AE: I do.
RMM: Well, one episode of that– it was the Thanksgiving day episode – and the whole point of the thing was Sam Harris’s character was very effeminate. I mean, he was color-coordinated and did the cooking and dressed his little girl and stuff like that – and his father-in-law [played by me] was the same kinda guy.
I think the point they were making there is, there is a difference between being effeminate and being gay. And they walked that fine line where you were going, "Is he gay or not?" See, I think that’s really a healthy conversation to have because I don’t think sexuality – gay or straight- is so easy to define anymore.
AE: Any fun anecdotes about any of the shows you’ve worked on?
RMM: Well, I loved doing the Will & Grace episode for a couple of reasons. First of all, when I was going to lunch, I bumped into Rip Taylor and that was a little bit like bumping into God. I was agog with that. Everybody on that show was so nice – it was a real nice experience.
Recently when I’d been in New York, and they flew Mel and myself back to California for the opening of the show. You know, 39,000 feet in the air and I went to use the lavatory … I came back and the stewardess said "Excuse me, are you an actor?" and I said yes. She said "Were you in an episode of Will & Grace?" and I said yes. At the same time, both of us pointed and said "Tommy!" and I thought, “this is amazing. 39,000 feet in the air and you knew the character name.”
AE: It seems like when most people start in television, they have bit roles and have to start working their way up. But you were a series regular on your very first show The Comeback. How did that happen?
RMM: Well, that was actually the first show that I ever auditioned for in L.A. So it’s sort of like Lana Turner at Schwab’s.
AE: Do you know how many actors are going to hate you for that?
RMM: I know that but I’m sorry folks. It just proves that lightning can strike. I happened to have directed Michael Patrick King when he was a freshman in college … then fast-forward several years. King had moved to New York and I’d left my college teaching position and I moved to New York so I could find out what it was like to be a professional actor because my students were all asking questions and all I had was academic knowledge. I didn’t have any real professional knowledge.
King contacted me and said, "I’m working on a show with Lisa Kudrow and there’s a part in it I think you might be right for. I can’t make any promises and it may damage our friendship, but I think you should go for it." So I said sure! So I went and I auditioned … and I think I got the audition because when I was teaching high school, I had bought on eBay or someplace one of those necklaces that’s like silver chains with a cubic zirconia on it. I took it into my classroom as a prize for the girl in the class with the highest average that semester.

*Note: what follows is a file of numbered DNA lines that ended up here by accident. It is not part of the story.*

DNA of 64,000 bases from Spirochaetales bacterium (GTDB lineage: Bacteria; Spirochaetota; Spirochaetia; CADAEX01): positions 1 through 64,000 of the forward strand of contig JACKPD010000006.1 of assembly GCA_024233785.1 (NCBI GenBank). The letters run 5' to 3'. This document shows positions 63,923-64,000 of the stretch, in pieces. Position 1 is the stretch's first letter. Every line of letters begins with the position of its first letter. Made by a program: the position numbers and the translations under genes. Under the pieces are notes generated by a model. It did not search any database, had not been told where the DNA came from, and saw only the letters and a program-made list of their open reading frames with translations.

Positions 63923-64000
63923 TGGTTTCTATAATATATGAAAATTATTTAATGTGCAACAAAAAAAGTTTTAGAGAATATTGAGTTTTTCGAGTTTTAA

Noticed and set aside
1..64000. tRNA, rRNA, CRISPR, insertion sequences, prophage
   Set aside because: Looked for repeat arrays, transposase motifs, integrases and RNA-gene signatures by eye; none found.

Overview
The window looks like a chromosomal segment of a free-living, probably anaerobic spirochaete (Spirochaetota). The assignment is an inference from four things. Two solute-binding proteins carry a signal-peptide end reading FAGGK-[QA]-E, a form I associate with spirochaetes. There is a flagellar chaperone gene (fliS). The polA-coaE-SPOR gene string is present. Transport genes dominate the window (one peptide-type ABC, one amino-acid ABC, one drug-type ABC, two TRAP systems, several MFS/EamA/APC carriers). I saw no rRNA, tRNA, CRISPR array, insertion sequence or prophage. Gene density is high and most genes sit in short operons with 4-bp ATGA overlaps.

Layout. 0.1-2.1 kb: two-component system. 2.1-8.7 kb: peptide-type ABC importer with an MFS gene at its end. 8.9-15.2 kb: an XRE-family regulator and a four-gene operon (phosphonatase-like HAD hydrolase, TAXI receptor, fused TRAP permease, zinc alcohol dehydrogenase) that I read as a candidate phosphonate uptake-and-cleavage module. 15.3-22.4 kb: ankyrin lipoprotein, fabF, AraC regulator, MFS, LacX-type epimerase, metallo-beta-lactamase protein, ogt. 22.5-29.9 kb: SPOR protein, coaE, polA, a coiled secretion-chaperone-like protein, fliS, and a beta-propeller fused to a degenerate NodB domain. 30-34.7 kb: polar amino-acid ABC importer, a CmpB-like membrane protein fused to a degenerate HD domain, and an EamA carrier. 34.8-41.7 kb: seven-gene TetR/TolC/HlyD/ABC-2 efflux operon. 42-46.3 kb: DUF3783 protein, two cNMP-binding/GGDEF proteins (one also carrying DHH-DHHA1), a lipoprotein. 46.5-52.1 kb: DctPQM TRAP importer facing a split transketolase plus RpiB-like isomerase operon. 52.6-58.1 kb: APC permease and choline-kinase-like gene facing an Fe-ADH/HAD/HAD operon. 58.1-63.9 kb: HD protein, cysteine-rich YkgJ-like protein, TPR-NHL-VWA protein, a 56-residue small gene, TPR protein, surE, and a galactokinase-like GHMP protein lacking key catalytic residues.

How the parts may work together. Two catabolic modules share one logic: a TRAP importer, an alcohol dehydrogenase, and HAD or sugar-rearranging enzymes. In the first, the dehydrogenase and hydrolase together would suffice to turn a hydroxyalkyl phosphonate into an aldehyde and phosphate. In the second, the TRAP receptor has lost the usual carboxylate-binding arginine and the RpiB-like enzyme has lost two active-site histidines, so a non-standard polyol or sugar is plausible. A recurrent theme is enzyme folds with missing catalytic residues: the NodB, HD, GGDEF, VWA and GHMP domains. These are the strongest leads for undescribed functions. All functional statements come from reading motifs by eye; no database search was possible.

Morris with Lisa Kudrow
I had some extra ones, so I put some of them in my pocket for some reason. I don’t know why. But when I got up to leave after the audition I turned to Lisa Kudrow and I said, "Now Mickey wouldn’t have come to visit you without bringing you something, so this is for you." And I gave her the little necklace thing in this little pouch. She said, "Oh, that’s so beautiful" and I said "Don’t get excited, it’s not real." She said "Just don’t get close enough to know" and she gave me a big hug and I left an thought well, that was the end of that, wasn’t that fun, I got to meet Lisa Kudrow. I never ever had a thought in my head that I would even get a callback.
A couple days later I got a call from my and …she said "Your life’s about to change- you got it." And that, as they say, is history. That’s how I got the role. At that advanced stage, it happened.
AE: We don’t see a lot of older gay men on television, Michael. How do you feel about carrying that banner, so to speak?
RMM: I am delighted and I will carry it as long as anybody wants me to carry it. I don’t like labels. I don’t want people to make suppositions and I’m very comfortable with anybody making any kind of a supposition about me that they want, because if they knew me as a person…well, to know me is to love me as somebody once said to me. If they like my work and they like me, terrific. It can only help everybody else.